“By the end the of the transitional period, the full integration of the army will have been completed and it would be safe for South Sudan to accept the return of Riek Machar who can then come and contest peaceful democratic elections as a civil political leader,” he said.

Gai added that it would be unwise for Riek Machar to return to South Sudan now because of his behaviour, but he was more than welcome to send delegates on his behalf.

“The unity government has no objection in principle to Machar sending a delegation to deliver his views and message to the people of South Sudan in the National Dialogue Forum,” said the First Vice President.

SPLM-IO believe that the peace agreement implementation should be discussed to fix the modalities of the ceasefire and to open humanitarian access to the civilians but also they want their share in the transitional government tasked with the enforcement of the deal and to give their leader his position of the first vice president.



South Sudan accuses Khartoum of backing rebels

Sudan Tribune


June 14, 2017 (JUBA) – South Sudan has renewed accusations that Sudan supports its rebels with ammunition and logistics in the wake of fresh clashes near Sudan’s border this week.

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Omer al-Bashir (R) walks with Salva Kiir after their meeting at Khartoum’s airport November 4, 2014 (Reuters Photo)

The deputy army spokesperson, Santo Domic Chol said rebels allied to the former first vice president Riek Machar carried out a number of attacks at army positions in South Sudan’s Upper Nile state.

“The rebels launched attacks against the SPLA in Kuek and Ghabat on June 9 and 11. The SPLA thought it was SAF [Sudan Armed Forces] doing the attack. But it became clear in the process of fighting that the rebels are the ones attacking SPLA using SAF uniforms, war hardware and logistics,” he told reporters Wednesday.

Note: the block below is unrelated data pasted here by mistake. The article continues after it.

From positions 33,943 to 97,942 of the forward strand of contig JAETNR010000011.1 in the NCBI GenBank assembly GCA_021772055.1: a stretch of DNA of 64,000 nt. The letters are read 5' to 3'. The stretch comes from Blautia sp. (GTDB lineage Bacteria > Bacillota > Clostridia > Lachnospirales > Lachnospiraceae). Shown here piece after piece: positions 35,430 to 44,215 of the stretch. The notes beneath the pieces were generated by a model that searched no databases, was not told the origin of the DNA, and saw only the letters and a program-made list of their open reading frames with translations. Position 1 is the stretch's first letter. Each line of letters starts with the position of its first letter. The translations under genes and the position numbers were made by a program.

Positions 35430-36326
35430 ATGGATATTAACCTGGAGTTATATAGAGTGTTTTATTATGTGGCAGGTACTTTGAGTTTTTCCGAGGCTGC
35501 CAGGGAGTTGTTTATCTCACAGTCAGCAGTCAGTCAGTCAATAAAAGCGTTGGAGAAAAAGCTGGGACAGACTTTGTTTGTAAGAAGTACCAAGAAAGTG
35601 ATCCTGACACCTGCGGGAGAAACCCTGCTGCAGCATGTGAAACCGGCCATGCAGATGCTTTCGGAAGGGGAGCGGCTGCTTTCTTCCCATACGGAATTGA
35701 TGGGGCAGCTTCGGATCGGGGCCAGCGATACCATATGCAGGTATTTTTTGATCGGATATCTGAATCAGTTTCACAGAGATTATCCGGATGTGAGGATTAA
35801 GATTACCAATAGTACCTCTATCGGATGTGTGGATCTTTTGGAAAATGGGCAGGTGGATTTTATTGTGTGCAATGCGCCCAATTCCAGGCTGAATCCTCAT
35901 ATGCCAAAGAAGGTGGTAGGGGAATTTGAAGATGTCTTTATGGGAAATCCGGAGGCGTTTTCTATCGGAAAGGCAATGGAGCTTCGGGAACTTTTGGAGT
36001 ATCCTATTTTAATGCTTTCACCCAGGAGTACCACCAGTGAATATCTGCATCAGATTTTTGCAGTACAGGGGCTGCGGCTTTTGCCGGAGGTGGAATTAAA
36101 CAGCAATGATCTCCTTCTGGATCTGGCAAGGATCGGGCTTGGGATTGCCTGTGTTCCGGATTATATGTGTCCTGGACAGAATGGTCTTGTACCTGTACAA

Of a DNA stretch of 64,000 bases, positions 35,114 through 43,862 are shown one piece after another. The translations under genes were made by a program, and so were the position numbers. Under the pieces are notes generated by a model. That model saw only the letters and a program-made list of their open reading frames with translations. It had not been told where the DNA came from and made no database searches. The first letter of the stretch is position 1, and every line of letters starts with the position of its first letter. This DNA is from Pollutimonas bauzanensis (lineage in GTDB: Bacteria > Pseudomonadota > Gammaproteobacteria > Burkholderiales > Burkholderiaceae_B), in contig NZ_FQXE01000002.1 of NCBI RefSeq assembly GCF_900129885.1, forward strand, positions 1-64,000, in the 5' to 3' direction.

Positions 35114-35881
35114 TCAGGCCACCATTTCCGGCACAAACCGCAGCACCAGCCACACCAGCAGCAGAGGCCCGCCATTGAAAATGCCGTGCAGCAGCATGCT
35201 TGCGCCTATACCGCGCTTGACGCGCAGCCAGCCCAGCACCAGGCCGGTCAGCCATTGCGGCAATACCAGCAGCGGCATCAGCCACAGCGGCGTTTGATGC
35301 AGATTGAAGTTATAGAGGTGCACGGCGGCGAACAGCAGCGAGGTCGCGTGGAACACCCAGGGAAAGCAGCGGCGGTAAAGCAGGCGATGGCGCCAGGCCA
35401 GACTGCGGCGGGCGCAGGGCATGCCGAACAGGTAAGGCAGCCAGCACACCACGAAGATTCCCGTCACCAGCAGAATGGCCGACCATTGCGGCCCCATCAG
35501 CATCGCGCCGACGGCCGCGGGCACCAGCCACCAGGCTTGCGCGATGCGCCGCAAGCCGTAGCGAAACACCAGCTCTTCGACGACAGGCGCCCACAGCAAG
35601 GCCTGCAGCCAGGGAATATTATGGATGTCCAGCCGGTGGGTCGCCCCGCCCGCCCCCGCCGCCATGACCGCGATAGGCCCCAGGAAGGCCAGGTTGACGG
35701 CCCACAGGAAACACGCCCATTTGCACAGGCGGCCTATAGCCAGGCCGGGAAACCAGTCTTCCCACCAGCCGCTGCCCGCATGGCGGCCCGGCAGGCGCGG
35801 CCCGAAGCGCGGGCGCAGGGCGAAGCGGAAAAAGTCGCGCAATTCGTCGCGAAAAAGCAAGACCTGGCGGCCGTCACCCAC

The official claimed the Sudanese army allegedly offered logistics, training and military hardware, including heavy weapons to rebels.

“The capabilities used by the rebels in these operations indicate that the rebels have received military support from neighboring Sudan,” said Chol.

Sudan, he said, also permitted senior South Sudan rebel leaders living in Khartoum to plan their operations and that SAF offered their bases along the border for rebel forces to gather intelligence and launch military operations against the army.

Meanwhile, deputy spokesman for the rebels dismissed as “baseless” accusations that the armed opposition receives support from Sudan.

“These are baseless accusations from the government of Juba,” Lam said, dismissing the army’s claims that Sudan militarily backs rebels.

Bilateral relations between South Sudan and Sudan were officially started on 9 July 2011 following the former’s independence from the latter. Sudan became the first country to recognise South Sudan’s independence. Since South Sudan’s independence, relations between Sudan and South Sudan have been poor and frantic.



East African leaders urge South Sudan to resume peace process


Africa leaders push South Sudan sides to revive peace, delay vote

By Aaron Maasho | ADDIS ABABA

ADDIS ABABA East African leaders said late on Monday they would try and push South Sudan’s warring sides to revive collapsed peace efforts and delay elections currently scheduled for August next year to a more realistic date.